In an effort to cheer up her glum father, Lisa Simpson once said, “Did you know the Chinese use the same word for ‘crisis’ as they do for ‘opportunity’?”
“Yes,” Homer declared, stoutly. “Crisitunity!”
There’s little question that at this moment in our history, American retail is in a state of full-fledged crisitunity.
The crisis part (as one would expect) has been the main focus. Just scanning Commercial Observer’s pages in the last week tells that part of the story: Michael Kors announced that it was closing 125 locations. A $200 million loan to Simon Property Group for Independence Center in Missouri has gone into special servicing. A new report from CBRE says that retail rents are down 20 to 30 percent from their 2014 peak.
The opportunity part is trickier to quantify. But in an economy that is seemingly thriving—with an unemployment rate at 4.3 percent, as per the Bureau of Labor Statistics, the lowest in 16 years—the moment is ripe for the scrappiest and shrewdest retailers to rethink the way they do business. (Amazon has already started the counterrevolution; they are making a serious foray into brick-and-mortar.)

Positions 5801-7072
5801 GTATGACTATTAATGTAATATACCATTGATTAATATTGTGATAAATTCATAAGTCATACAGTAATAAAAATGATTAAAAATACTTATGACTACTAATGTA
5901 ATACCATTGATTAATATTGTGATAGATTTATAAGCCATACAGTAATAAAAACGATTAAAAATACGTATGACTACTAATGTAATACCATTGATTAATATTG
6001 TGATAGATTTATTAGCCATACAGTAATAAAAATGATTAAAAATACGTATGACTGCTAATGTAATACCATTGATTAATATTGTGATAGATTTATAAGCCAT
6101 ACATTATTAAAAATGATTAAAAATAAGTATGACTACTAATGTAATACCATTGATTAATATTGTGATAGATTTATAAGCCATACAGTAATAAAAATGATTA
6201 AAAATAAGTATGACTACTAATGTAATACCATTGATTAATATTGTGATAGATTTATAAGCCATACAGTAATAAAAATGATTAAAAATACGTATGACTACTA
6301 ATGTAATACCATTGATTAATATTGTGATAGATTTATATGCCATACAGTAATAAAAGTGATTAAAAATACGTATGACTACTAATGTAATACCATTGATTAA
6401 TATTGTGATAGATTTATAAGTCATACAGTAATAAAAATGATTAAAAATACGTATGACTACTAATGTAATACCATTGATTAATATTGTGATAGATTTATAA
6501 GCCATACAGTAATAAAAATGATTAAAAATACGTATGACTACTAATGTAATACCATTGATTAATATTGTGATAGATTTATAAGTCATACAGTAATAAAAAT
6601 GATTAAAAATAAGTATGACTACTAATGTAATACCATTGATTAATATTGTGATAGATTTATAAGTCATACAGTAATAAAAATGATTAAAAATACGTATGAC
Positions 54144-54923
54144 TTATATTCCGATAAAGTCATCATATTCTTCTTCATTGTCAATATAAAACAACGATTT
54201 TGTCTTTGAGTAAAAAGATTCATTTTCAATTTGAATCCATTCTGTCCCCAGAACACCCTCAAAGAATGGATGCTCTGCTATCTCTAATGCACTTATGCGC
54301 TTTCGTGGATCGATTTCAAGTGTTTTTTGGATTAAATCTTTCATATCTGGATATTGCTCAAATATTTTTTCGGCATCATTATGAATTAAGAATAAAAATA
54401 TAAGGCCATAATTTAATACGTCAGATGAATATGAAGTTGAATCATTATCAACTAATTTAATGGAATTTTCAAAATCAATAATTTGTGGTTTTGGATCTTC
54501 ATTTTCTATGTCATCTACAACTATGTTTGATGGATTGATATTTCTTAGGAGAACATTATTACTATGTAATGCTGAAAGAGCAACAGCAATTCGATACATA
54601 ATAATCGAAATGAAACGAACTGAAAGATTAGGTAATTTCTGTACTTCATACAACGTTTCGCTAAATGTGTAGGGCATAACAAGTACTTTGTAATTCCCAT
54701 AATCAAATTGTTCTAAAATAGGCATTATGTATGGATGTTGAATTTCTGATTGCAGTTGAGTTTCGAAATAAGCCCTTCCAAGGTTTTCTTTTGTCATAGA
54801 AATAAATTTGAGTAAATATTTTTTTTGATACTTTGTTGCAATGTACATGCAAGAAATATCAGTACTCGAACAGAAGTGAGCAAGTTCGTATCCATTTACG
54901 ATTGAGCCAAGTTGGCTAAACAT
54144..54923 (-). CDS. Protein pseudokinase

As Commercial Observer’s Lauren Elkies Schram prowled the halls of the Las Vegas Convention Center at last month’s International Council of Shopping Centers’ annual RECon event, she learned that brokers, landlords and retailers all had their own ideas of where the troubled industry would land, and what would thrive. (One answer: Food. Another answer: Experience.)
This is the reason we are launching our monthly Retail Details newsletter. It is our chance to put all our retail news, leases, features and interviews in one place. We want to look at retail not just through the lens of CO’s home base of New York City, but as a larger story including national trend pieces, commentary from the giants of the industry and statistics from the experts.
This is a moment where going deeper into the weeds becomes not just a luxury, but essential for any real estate or retail professional.
—Max Gross, Editor-in-Chief